Should you give your ex a gift for holidays on behalf of your kids?


As I sit here I’m thinking of all the people I need to buy a present for and one of the people on that list is my ex, my sons father. You’re thinking why would I buy a present for my ex, let me explain and when I am done I hope you do the same for your ex. Our son is a toddler, at this age the concept of going shopping and purchasing a gift is nowhere on his radar. However when he gets older he will understand what goes into gift giving but until then it is up to me to set an example for him. I want to be clear, I am NOT buying a gift on my behalf, I am purchasing a gift on behalf of our son and the card will read, “Merry Christmas Dad”.

Your ex, whatever type of co-parenting relationship you currently have, is your childs other parent. It’s important to teach your child now that the foundation to any successful relationship is respect. The gesture in itself is extending an olive branch, this is a great way to show your children that you are able to place aside your differences for the sake of family. By this one act of giving you are teaching a few valuable lessons, respect and manners, setting aside differences (be the bigger person) and, thinking of others whether you like them or not.

Unfortunately some parents are so wrapped up with themselves (ego) that they can’t see the negative impact it has on the children. As your kids get older, elders will question the kids, “what did you get for mom and dad?” and the child is now placed in a predicament, they start to feel horrible that they don’t have anything. Don’t use your child as a weapon against your ex, your gesture of purchasing a gift on behalf of the kids is strictly for your child. Children no matter what age feel ashamed that they can’t even show appreciation in the smallest gesture, help them, that is why you are the parent.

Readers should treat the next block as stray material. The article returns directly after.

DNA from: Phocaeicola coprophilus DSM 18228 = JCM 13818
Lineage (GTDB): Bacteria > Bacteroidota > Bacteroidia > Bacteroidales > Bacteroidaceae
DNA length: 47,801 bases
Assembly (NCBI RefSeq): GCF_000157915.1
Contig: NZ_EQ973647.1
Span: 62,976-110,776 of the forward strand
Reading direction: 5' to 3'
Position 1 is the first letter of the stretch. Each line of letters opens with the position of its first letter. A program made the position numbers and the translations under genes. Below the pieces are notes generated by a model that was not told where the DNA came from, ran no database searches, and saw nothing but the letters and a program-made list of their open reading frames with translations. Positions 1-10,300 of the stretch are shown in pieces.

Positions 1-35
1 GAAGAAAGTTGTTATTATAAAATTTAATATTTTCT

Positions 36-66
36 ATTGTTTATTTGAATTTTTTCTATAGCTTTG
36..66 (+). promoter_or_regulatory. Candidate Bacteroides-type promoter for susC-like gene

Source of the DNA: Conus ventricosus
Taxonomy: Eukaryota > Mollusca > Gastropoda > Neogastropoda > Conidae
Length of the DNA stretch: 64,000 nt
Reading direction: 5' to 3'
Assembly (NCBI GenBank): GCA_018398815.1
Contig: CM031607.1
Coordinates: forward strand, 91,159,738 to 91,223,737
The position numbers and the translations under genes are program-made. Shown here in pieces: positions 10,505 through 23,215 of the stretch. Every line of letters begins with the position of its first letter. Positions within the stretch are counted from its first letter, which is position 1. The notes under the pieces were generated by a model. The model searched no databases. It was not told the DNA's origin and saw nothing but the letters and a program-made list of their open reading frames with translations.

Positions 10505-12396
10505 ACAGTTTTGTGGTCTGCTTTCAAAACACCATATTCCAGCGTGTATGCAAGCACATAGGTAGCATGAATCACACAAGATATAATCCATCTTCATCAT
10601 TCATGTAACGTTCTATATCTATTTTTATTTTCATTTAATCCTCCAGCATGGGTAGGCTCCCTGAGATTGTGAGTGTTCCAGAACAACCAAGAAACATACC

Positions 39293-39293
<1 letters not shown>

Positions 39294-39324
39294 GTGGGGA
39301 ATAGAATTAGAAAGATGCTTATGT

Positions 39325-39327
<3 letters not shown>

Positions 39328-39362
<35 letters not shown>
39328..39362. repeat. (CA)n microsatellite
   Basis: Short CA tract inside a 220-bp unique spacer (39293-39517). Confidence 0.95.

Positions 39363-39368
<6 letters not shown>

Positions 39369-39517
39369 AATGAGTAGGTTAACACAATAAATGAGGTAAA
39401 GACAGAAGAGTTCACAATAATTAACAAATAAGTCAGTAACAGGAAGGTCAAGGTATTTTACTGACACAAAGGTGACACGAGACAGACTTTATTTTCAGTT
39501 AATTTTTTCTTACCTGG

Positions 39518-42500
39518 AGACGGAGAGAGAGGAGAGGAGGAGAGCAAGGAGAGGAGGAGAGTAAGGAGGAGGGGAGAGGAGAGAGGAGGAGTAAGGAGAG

Choose wisely with your gift, a gift can even be looked at as a negative thing, it can even become a terrible mistake that can and will transform a nice gesture of kindness into a small fight. Make sure their isn’t an underlying or passive aggressive meaning with the present you have in mind. If you are still questioning, “why should I do this,” remember the example you are setting for how you treat the other parent is going to significantly shape how they see and treat the people they have relationships with as well as affect their perception of relationships.

So put on your big girl panties and go shopping. Here are some helpful suggestions.

  1. Picture frame with the kids picture in it (Just the kids)

  2. Movie tickets for two

  3. Magazine subscription

  4. Sports ball, ie: Football, Soccer ball, Basket ball, so they may be active with the kids

  5. Board games, again to play with kids

  6. Starbucks card if they are a coffee drinker

  7. Does your ex have a favorite author? Books are great

  8. Candy or Chocolate

  9. Have the kids draw a painting or picture and frame it

  10. Have the kid DIY ornaments or snow globe

You get the idea, something small, the holidays are a time to place the anger and hostility aside. This is your first step in building a healthy co-parenting relationship and allow the the kids to celebrate by giving a gift, it’s a tiny act you are providing for the children but it will mean the world to them.

~ Attitude is a choice. Happiness is a choice. Optimism is a choice. Kindness is a choice. Whatever choice you make makes you. Choose wisely. Roy T. Bennett

#ExandGiftGiving

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